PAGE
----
The remainder of this article is divided into seven sections. In section II, I critically evaluate the main academic writings on cyberspace regulation and argue that we need to move away from the dominant "regulatory" lens to my ANT-Foucauldian Power Lens in order to capture the potentially complex power effects generated in SNS when legal rights are at risk. I, then, present the main ideas of my ANT-Foucauldian Power Lens in section III. In section IV, I explain the methodology of this article. In section V, I provide a general overview of Facebook advertisements. In section VI, I outline the European data protection laws which regulate Facebook's data handling practices and policies in the context of Facebook targeted advertisements in order to anchor the analysis which is advanced in the remainder of this article. In section VII, I apply my ANT-Foucauldian Power Lens to analyze the diverse legal, technological, and social actants, such as algorithms, programming languages, data protection laws, and social practices which are locally connected with one another in the context of data protection and Facebook advertisements. In section VIII, I build on this relational analysis of Facebook advertisements to explore two power effects generated from Facebook advertisements, namely, legalizing the processing of new Facebook users' personal data and constituting Facebook users as autonomous individuals. In the final section IX, I analyze three additional power effects generated from other aspects of Facebook advertisements, namely, mass "dataveillance", commodifying Facebook users and enacting particular versions of the marketplace.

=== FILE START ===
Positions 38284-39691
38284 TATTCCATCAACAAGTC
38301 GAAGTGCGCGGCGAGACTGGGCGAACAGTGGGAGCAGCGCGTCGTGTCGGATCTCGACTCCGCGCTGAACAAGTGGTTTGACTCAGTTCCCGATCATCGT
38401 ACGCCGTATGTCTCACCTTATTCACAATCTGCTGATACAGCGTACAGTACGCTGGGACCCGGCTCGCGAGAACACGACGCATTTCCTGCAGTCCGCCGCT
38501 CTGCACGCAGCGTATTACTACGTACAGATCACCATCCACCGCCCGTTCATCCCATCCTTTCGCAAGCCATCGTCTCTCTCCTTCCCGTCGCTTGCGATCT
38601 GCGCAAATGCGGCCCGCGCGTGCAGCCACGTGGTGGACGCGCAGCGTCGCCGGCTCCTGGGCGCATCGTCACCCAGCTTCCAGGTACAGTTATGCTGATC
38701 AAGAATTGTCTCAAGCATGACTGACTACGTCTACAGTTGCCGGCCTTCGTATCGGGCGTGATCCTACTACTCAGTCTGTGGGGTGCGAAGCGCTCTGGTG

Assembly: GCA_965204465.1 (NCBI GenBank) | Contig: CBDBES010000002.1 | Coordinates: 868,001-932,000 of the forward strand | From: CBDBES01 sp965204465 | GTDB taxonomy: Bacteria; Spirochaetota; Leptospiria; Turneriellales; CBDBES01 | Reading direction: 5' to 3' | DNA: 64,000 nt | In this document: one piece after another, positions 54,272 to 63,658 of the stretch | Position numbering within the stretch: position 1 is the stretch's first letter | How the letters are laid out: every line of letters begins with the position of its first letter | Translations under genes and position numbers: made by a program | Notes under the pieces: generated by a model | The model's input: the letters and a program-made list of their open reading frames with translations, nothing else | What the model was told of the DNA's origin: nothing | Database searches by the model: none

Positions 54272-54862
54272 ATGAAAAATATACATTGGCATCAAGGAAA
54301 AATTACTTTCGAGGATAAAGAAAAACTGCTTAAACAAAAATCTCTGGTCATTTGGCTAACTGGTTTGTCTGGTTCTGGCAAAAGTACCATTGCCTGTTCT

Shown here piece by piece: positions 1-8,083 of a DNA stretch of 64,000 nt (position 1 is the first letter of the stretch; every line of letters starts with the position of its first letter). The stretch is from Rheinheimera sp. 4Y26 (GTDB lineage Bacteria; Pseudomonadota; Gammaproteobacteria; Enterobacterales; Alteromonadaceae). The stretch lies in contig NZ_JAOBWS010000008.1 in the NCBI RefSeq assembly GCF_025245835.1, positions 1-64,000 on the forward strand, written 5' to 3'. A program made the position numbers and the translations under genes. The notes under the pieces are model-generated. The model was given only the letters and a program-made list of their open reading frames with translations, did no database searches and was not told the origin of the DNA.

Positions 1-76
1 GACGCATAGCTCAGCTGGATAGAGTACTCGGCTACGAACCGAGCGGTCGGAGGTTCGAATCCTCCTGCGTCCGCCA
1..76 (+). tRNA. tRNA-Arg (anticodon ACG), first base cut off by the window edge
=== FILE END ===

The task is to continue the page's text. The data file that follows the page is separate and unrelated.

1. CYBERSPACE REGULATION: FROM THE "NEW FRONTIER" TO REGULATION TO DYNAMIC REGULATORY SPACES TO POWER EFFECTS

    In this section, I present a brief and targeted critical evaluation of the three main themes of the cyberspace regulation literature, namely, regulation by self-regulation only; regulation by law, norms, the market, and "code"; and dynamic regulatory spaces. Based on this analytical evaluation, I argue that we need to move away from the restrictive conceptual lens of regulation to a wider lens of power to analyze the regulation of online platforms.

    Earlier debates about cyberspace regulation...